More food for thought

Patient Safety is a complex science.  It is still a relatively young field, with just fifteen years since an Organisation with a Memory in human terms it is still a teenager!

The National Patient Safety Foundation (NPSF) in the US have now released their report; Free from Harm: Accelerating Patient Safety Improvement Fifteen years after To Err is Human – you can access this via  The group responsible for this report were headed up by Don Berwick and Kaveh Shojania on behalf of the NPSF.  The report identifies 8 recommendations:

  1. Ensure that leaders establish and sustain a safety culture
  2. Create centralised and coordinated oversight of patient safety
  3. Create a common set of safety metrics that reflect meaningful outcomes
  4. Increase funding for research in patient safety and implementation science
  5. Address safety across the entire care continuum
  6. Support the health care workforce
  7. Partner with patients and families for the safest care
  8. Ensure that technology is safe and optimised to improve patient safety

The content resonates with our work in Sign up to Safety and our views on what is needed over the next fifteen years.

Quality versus patient safety

The current approach is to focus on quality and effectiveness rather than the safety of patient care.  This approach is diverting attention from the unique and specific aspects of patient safety that require addressing, it is also diverting research and resources away from safety improvement.  The report stresses the importance of recognition that a safety science exists.

Focus on one harm at a time or total systems approach?

Over the last fifteen years patient safety has focused on reducing or eliminating specific harms such as falls or pressure ulcers or infections.  I can take some of the responsibility for this as our strategy at the National Patient Safety Agency (NPSA) certainly added to this approach.  However, activity related to patient safety requires a shift from this reactive approach (one which focuses on one harm at a time) and move to supporting a total systems approach. It requires focusing on design the systems, the environment, the equipment together with procurement for safety rather than simply trying to change minds and behaviour.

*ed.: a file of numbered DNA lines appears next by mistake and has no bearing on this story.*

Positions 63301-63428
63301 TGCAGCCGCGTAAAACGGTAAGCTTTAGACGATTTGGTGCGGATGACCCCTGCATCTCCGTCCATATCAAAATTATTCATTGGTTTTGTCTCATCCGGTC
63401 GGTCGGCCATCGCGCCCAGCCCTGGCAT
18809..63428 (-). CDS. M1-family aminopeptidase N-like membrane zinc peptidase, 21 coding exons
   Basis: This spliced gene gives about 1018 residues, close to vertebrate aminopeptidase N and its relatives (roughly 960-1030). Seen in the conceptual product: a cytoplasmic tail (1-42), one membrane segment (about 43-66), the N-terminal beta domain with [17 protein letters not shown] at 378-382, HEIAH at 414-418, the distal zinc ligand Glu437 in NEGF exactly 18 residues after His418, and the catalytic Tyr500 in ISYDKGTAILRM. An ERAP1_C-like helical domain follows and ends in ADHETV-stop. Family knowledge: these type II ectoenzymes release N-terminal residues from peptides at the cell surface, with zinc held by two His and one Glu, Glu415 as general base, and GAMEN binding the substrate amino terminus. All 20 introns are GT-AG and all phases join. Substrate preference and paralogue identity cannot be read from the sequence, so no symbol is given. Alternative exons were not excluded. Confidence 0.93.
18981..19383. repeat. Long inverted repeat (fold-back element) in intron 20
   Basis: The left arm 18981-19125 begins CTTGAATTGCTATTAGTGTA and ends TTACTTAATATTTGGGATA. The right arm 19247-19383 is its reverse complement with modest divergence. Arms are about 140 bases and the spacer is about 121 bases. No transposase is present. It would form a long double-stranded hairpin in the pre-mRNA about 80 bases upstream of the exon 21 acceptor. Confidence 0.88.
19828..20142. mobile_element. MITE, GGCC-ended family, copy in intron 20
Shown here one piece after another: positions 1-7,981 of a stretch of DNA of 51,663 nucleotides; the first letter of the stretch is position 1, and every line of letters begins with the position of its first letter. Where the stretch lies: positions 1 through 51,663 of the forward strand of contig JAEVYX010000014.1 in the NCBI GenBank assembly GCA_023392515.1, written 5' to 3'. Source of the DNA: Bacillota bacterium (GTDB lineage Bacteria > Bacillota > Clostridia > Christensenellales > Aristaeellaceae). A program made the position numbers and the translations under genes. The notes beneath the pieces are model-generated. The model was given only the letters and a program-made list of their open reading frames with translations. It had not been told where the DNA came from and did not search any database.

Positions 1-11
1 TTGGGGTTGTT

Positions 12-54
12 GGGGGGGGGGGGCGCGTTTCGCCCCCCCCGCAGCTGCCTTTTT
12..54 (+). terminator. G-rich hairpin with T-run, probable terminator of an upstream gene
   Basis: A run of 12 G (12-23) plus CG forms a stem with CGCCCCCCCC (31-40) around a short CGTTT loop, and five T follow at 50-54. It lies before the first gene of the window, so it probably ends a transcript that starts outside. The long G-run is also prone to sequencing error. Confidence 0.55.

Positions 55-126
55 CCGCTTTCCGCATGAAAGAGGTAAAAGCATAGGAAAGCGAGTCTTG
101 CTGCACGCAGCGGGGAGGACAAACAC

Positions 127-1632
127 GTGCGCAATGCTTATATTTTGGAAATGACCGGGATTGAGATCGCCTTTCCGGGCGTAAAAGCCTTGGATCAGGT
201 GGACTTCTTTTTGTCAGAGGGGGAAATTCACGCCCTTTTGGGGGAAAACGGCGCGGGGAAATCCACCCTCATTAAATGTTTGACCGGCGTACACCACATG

National coordination

Interestingly they recommend a new body for the US to act as a focal point for safety and to develop a national strategy (where have I heard that before).  Our view at Sign up to Safety is that leadership can be provided in a number of different ways; the campaign being one of them.

The difficult art of implementation

Implementation science formed the basis of my doctorate – a science I did not know existed until I started studying the gap between theory and practice.  Safety science investigates safety and the contributory factors and underlying causes of error and harm.  Implementation science supports patient safety science by focusing on the delivery of policy, recommendations, research, and theory so that it is adopted, spread and embedded into everyday practice.

Caring for those that care

The report stresses the importance of supporting the ‘dedicated’ workforce. We could not agree more.  Lets move away from the polarised view that clinicians don’t care when things go wrong and do their best to hide or cover up.  Lets ensure we bring joy and meaning to those that work in healthcare.  Lets also provide practical help for those really struggling to get through each day.

Enjoy reading the full report and let me know what you think.

Reference:  National Patient Safety Foundation (NPSF); Free from Harm: Accelerating Patient Safety Improvement Fifteen years after To Err is Human –  accessed via